A character has a certain alignment that in general defines how he acts. With multiple personality disorder or other similar disorders (maybe bipolar disorder with severe depression/severe mania), there may be a dramatic change in how one acts and thinks.

First, would a change of personality alter one's alignment?

Second, are there any tips on how to accurately and realistically role-play a character with one of these disorders?

  • \$\begingroup\$ @wax-eagle Is the too broad close reason because of the second part of the question? Because the first part seems quite well spec'd and answered. And since I could only tag one person, I chose you. \$\endgroup\$
    – Chuck Dee
    Commented Sep 11, 2014 at 16:08
  • \$\begingroup\$ This is two questions in one. The second might be too broad by itself, but in combination they make the post definitely too broad. \$\endgroup\$ Commented Sep 11, 2014 at 16:09
  • \$\begingroup\$ @SevenSidedDie -I don't think any particularly address the second part- even the accepted answer. So perhaps an edit? \$\endgroup\$
    – Chuck Dee
    Commented Sep 11, 2014 at 16:23
  • \$\begingroup\$ @wraith808 The majority of answers seem to me to address both parts; a few don't even address the first. Quite a few of them wouldn't make sense with the "how should I roleplay" part removed. \$\endgroup\$ Commented Sep 11, 2014 at 17:10

8 Answers 8


In a lot of ways it really depends on the cause and type of schism that is being made. I would venture that if the personalities vary in behavior and motivations substantially, each personality would have its own alignment and would operate as that alignment as long as that personality is dominant (If the personalities are a Quorum style, the lead personalities alignment would play through).

The biggest concern would be players using it to their advantage instead of the debilitation it truly is. I suppose a wizard could schism their brain to process different things better, again depends on the nature of the state.

Often the cause of the schism is related to its triggers, if it is PTSD related then times of stress will cause loss of personality control, or a personality switch. If it is magical, the rules are in the eye of the caster.

Although most of this is related to MPD, much is true for bipolar etc. One idea is to set trigger points (overcast sky, stressful situation, being separated from your security object) requires a will check to remain in control.

IMO the biggest thing is to treat it with the respect it deserves, all to often in RPGs we use mental illness as an excuse to be goofy or to do weird things, but remember to your character it is a serious, frustrating condition. Many people with such illnesses describe it as being trapped in their own bodies. Again use of randomness like willpower checks (with compounding difficulty based on situation), and such things can help allow the player to "get in the head" of one in such a condition. Just don't make it so frustrating it is no longer fun. There is a reason why WoD says such conditions are for "advanced players only"!

Good luck!

  • \$\begingroup\$ IIRC, Unknown Armies specifically avoids delving into Dissociative Identity Disorder because of the complexities it involves. \$\endgroup\$
    – Brian S
    Commented Sep 11, 2014 at 13:55

Just assign the character the chaotic neutral alignment. If it helps the players or GM, you can privately assign personalities separate alignments, but their character effectively is still CN.

This might vary by edition, but Pathfinder includes this suggestion:

Players who frequently have their characters change alignment should in all likelihood be playing chaotic neutral characters.

Actually, it sounds like fun for a LG personality to be confused when their good-aligned equipment doesn't work for them...

There are no explicit mechanics for switching personalties. Come up with your own or work it out while roleplaying.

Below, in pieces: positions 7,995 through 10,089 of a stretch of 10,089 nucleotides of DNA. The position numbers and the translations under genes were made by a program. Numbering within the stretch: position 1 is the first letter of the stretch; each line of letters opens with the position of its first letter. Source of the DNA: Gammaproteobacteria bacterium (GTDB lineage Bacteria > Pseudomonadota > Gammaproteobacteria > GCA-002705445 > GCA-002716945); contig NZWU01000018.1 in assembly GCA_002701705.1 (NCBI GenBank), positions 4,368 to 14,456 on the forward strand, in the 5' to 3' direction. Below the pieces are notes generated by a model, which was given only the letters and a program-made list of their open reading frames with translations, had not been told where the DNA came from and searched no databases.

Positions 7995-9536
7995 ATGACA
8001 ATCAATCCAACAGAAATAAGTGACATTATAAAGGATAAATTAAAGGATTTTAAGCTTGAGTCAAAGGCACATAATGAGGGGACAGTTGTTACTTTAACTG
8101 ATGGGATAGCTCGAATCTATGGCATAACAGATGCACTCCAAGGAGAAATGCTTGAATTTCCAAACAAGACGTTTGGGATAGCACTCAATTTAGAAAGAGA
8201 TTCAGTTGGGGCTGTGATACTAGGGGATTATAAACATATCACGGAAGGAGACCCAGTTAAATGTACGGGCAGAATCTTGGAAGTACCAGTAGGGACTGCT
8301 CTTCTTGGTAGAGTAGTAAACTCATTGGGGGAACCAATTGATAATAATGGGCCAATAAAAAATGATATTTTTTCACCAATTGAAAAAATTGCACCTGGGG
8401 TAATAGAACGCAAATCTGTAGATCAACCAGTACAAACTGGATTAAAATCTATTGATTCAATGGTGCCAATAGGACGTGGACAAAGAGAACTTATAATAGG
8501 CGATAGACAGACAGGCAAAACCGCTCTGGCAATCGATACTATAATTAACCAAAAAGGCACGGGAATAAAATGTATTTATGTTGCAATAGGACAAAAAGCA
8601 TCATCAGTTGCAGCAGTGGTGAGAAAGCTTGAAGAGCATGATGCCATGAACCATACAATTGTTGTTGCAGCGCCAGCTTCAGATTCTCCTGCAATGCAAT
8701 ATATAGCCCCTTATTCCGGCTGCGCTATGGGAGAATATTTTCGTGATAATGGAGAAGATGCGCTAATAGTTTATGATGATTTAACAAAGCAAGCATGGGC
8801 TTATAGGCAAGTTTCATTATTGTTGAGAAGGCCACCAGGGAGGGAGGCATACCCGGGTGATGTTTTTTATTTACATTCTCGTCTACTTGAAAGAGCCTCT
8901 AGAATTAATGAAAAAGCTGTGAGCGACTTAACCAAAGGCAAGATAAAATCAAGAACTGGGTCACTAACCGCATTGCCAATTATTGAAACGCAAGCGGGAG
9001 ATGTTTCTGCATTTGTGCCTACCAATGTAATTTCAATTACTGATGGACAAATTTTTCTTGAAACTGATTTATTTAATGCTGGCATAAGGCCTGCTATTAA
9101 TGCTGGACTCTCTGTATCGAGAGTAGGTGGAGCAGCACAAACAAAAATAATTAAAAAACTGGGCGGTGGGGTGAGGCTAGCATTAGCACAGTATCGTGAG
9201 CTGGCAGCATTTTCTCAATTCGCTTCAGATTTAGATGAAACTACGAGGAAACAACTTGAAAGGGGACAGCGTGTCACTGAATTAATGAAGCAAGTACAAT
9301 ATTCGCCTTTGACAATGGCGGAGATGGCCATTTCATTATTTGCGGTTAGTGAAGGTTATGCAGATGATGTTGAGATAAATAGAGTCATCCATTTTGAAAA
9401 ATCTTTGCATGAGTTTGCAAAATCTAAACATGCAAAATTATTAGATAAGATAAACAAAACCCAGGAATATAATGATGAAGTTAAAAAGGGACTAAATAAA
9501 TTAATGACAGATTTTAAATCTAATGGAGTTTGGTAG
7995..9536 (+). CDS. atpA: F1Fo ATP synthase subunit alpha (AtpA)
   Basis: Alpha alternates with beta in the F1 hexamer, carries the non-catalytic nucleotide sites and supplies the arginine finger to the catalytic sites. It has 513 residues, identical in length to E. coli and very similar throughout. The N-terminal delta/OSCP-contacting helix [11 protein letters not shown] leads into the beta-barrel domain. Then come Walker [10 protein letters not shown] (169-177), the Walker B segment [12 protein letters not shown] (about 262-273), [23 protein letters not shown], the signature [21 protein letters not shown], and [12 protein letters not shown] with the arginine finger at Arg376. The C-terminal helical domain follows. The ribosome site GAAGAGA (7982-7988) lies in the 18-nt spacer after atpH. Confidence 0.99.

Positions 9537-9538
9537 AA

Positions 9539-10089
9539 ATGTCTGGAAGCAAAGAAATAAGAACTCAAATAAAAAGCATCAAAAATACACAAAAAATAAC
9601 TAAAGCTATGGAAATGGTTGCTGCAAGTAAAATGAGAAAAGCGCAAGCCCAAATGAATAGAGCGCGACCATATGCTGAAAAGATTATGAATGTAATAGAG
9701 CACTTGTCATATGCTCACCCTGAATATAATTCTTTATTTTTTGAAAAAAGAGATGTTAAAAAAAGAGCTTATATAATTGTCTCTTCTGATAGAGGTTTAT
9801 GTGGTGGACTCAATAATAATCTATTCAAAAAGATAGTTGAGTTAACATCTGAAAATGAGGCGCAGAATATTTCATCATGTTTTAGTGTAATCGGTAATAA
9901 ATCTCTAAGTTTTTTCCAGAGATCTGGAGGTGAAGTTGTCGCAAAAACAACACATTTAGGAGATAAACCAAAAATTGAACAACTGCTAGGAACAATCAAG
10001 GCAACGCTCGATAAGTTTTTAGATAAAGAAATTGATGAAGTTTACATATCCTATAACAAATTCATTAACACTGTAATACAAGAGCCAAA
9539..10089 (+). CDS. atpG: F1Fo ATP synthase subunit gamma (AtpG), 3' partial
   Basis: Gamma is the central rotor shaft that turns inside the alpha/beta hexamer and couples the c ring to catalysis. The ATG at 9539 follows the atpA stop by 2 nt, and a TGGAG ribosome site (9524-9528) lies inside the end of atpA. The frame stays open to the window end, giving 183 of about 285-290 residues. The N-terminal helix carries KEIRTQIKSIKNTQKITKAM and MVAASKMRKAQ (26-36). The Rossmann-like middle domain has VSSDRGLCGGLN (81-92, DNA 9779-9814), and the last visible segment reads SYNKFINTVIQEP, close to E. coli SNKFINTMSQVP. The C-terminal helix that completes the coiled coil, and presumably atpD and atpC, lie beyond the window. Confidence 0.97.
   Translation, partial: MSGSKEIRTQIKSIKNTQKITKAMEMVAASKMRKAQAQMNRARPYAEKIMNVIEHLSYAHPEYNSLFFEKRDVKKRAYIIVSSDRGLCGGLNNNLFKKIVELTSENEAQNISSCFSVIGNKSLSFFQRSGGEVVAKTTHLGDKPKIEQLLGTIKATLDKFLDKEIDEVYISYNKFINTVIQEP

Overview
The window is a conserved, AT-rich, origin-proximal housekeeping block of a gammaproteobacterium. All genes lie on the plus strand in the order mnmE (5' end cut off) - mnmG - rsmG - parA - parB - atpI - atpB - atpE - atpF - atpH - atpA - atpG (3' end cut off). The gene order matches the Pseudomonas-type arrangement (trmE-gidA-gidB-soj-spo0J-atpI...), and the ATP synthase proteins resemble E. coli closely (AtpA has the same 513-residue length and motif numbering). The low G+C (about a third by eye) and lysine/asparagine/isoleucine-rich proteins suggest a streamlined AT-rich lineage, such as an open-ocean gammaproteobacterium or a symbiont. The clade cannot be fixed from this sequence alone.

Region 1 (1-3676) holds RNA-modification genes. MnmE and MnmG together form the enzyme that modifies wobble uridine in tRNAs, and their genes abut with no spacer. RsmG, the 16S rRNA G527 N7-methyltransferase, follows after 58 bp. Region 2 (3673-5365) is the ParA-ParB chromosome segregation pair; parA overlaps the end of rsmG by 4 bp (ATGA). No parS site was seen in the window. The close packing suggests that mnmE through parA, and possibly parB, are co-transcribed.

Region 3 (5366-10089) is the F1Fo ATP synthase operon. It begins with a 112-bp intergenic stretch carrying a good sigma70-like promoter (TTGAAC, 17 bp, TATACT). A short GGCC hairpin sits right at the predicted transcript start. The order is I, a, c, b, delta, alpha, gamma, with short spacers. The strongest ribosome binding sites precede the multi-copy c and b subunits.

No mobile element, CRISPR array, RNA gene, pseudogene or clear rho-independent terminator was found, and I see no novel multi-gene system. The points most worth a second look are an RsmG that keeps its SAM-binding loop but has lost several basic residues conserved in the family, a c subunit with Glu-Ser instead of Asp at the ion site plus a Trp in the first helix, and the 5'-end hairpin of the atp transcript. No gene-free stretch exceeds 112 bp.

• \$\begingroup\$ I was tempted to downvote, because it seems like just going for CN is too easy and would take the fun out of it. But this sounds like an awesome idea. \$\endgroup\$ Commented Feb 2, 2012 at 22:40

Working out with the player what dominant personalities are in the character and what their 'triggers' are will be helpful. You'll want to be careful about personalities with dramatic changes in alignment on characters whose class require certain alignments. If a multiple personality character shifts from Lawful Good the GM will need to decide how that works. Does the player lose their Paladin status if they shift to Chaotic Neutral? Will it come back when the right personality shifts back? Ultimately the GM will probably need to decide how to handle this.

Here's some tips and advice on trying to implement this.

As previously indicated, determining which personality comes forth needs to be worked out. Are they random? Do they have certain triggers to invoke them? Discuss your intent of roleplaying the disorder with the rest of the party out-of-character. If any of the personalities are particularly hostile or violent towards the other characters, the group should have a little prior warning to prevent a game from turning sour.

In terms of mechanics, certain personalities may favor different weapons or prefer to use certain skills/spells over others. A multiclass character may help add emphasis to the multiple personalities to give you more abilities to work with. Rather than trying to create new/homebrew rules to support the disorder, try limiting parts of your character to specific personalities under the existing guidelines.

One of my characters in an online game has a second personality. The personalities talk amongst themselves. Her character speaks in the main chat channel of the game, while another player represents her second personality and speaks to her privately. This has made for some interesting reactions from my party as they get one half of a conversation...


Terminology: Bipolar disorder, depression and mania can give big changes in personality, but they are mood disorders, while exhibiting multiple personalities (actually a symptom exhibited by more than one possible underlying condition) is not. Switching personality is a symptom associated with "aberrant perceptual experiences and disruptions in reality testing" (Yogaratnam and Jacob 2012), which are not mood disorders and arise from conditions such as schizophrenia and dissociative identity disorder. Both mood disorders and these conditions that warp ones link to reality can be destructive, sometimes they can coexist, but they are very different beasts. Having a switch between personalities that have different religions would not be a mood disorder, I think.